Now for my second point: scholarships should be reserved for “scholars”, hence the name. I don’t believe college should be for everyone; only those with the aptitude. Many athletes don’t fall into that category and must rely on key professors “cooking” their grades.

    I’m sure you can plainly see from the athlete responses that we’re not talking Einstein-types here. And for those who want to suggest that they don’t have to be geniuses because few people are, you should understand that they should at least be able to formulate a proper sentence. Do you honestly believe that what you’ve seen here commands the title and award of “scholarship”?

    No, I don’t feel sorry for them. Nor do I feel sorry for any student who gets financial aid of any kind, from any source, by means other than scholarly aptitude. This is part of the cause of the degree being devalued. Everybody and their dogs have degrees, deserving or not, because our society thinks everybody must have a degree and we’re willing to figure out a reason to give the money to make it happen.

  83. Speaking as a former NCAA starting student athlete at league level D-1 pack 12 competition. I speak from experience these players are bringing in not millions but billions of dollars nationwide each year. Yes the universities are entitled to a large cut of the profits maybe even the lion’s share, however not to give the players more than what they’re getting now is the closest thing to slave labor since the imprisonment of the blacks in the Jews as slaves. it’s fundamentally wrong and retarded in its thinking and needs to change. Ergo the resend court’s decision to pay northweste Student-athletes ass union employees,Bravo.

    Wow, Brainstorm. Look out here comes justice.

  84. Marcus says:

    They VOLUNTEER so that have they opportunities down the road! They get even more than I thought for volunteering! If you’ve got a job–though–and they won’t give you a raise–even though you’re one of the main cogs in the wheel–you have to go elsewhere or start your own company. The law allows companies to pay people minimum wage–if they wanted to. So, as a paid worker, you can’t look at it from a jealous(they are making so much off me) standpoint–only from a do I have enough to pay my bills or leave standpoint! College athletes could train for a pro league themselves or hire outside counsel and wait until they are old enough/ready enough to try-out for a pro team. EXAMPLE: Do you think that Ussein Bolt–with his height and world renowned speed–couldn’t try out for a pro team if he wanted to! It’s all about marketing yourself and being in good enough shape to do it! College athletics give you the forum to market yourself and they train you, too! Their pipeline to the NFL is straightforward; yours is not! They don’t monopolize it–which is against the law, because very well could do it! But, SUPER HARD and HASSLE PRONE! Think Kurt Warner and Dwight Hicks(49er champion DB). You could do what some boxers do(without their money–of course), which is, have your marketing and training company! The gov’t will provide you a grant–if your brainchild is well thought out! But, that’s almost fantasy; it’s so hard to do without having people to write a proper proposal! Still, you may not know how to do this! WITH COLLEGE, YOU DON’T NECCESSARILY HAVE TO USSEIN BOLT OR THE HULK TO GET A TRY-OUT! You learn there techniques and the NFL or another pro, outfit picks up where they left off. Those techniques the way that a pro team will present them is priceless and it is near impossible to learn it without college to bridge the gap! There’s also being educated enough in case pro does not work out or you don’t make it past contract one! There are teachers that have to paid as part of that system(and they have to make more than the high school variety). Doing it on your own is make or break! If you are not good enough or no team will talk to you, then what are you going to do? With teachers, coaches and other trainers have to be paid. Other sports–which do not have much financial backing–have to be supported, because other students have a way in, too, and–in some cases–it’s the law! Still, College sports are volunteer acts. There are alyernatives, if you don’t like them, then do it yourself!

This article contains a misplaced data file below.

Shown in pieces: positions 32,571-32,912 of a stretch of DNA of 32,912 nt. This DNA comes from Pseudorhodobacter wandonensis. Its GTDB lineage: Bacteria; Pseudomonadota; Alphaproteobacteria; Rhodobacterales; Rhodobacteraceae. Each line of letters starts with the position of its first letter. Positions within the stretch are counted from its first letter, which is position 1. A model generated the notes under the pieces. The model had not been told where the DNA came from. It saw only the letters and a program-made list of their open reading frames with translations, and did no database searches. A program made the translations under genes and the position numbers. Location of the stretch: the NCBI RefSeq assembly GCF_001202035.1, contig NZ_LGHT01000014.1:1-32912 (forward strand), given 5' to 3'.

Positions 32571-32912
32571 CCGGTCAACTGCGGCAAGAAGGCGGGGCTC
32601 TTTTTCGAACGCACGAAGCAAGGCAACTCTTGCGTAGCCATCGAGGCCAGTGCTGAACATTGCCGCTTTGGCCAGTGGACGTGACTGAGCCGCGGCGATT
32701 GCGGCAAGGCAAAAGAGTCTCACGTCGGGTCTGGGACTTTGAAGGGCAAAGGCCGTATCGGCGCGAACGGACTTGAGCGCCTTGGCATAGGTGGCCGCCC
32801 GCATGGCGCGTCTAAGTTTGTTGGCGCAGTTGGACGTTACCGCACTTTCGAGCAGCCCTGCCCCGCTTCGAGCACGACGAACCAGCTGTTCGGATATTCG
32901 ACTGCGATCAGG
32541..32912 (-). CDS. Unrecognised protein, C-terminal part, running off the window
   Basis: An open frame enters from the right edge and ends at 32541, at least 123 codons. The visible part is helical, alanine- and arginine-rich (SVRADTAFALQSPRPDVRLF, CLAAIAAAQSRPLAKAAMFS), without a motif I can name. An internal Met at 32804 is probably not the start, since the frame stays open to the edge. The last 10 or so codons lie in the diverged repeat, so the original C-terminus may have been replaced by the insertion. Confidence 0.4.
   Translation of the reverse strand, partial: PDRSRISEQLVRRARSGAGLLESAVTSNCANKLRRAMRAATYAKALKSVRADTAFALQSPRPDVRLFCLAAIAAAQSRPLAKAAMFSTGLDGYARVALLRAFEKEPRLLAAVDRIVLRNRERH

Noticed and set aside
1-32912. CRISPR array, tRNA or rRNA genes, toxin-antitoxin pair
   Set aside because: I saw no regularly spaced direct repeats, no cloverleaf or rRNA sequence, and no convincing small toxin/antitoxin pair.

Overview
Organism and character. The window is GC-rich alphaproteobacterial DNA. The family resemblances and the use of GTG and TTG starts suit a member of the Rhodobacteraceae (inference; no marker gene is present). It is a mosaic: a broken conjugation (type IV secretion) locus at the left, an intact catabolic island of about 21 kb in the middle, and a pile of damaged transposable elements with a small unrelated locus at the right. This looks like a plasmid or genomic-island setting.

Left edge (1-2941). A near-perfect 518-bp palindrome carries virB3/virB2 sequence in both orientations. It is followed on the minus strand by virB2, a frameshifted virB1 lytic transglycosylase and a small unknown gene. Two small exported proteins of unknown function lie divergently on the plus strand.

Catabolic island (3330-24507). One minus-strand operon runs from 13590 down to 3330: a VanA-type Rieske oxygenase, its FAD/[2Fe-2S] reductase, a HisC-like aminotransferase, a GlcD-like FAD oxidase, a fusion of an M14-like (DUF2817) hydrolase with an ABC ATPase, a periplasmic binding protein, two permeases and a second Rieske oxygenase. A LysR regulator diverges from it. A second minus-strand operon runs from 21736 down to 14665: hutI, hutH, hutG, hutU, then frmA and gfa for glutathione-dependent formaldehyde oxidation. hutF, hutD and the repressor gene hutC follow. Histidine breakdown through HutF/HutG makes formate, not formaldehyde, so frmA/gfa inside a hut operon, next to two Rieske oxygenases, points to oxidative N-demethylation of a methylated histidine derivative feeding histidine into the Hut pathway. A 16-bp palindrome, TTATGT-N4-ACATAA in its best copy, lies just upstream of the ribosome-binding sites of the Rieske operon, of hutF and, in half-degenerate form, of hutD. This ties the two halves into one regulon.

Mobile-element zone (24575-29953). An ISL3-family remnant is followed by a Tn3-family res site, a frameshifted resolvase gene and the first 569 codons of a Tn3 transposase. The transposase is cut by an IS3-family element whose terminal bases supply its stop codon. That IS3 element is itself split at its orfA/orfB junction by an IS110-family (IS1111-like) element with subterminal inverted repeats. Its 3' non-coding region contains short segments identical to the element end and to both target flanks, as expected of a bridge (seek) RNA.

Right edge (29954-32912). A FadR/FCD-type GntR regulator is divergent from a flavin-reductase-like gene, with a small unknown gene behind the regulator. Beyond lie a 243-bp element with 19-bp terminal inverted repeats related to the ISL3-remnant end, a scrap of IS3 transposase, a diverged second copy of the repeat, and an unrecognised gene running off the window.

85. [...] but each end up with a pretty solid payoff at the end. While players may only average getting about $17,000 cash (according to a 2011 editorial), that is nearly double what I received during my internship out of college.  I was one of the [...]

  86. van says:

    I believe football players should be paid way higher than tuition and room and board. Football players make way too much money for their schools not to get paid extra. Lets do the math 40,000 fans show up to a game and pay an average ticket price of $60. That’s $2,400,000 for one game! Then multiply that by 12. THAT’S $28,800,000 just for attendance. Then add the money from network contracts, and college athletic gear. Its an insane amount of money, and people have the audacity to say football players shouldnt be paid extra. Football players deserve to be spoiled.

  87. Gary says:

    Why not just end all of this BS and pay the college players to play. Eliminate the scholarships and BS classes just to keep players on the field. PAY THEM! Semi-Pro status. Oh, wait a minute, all of the highly paid NCAA goons would be out of a job, could not have that happen, forget I mentioned it.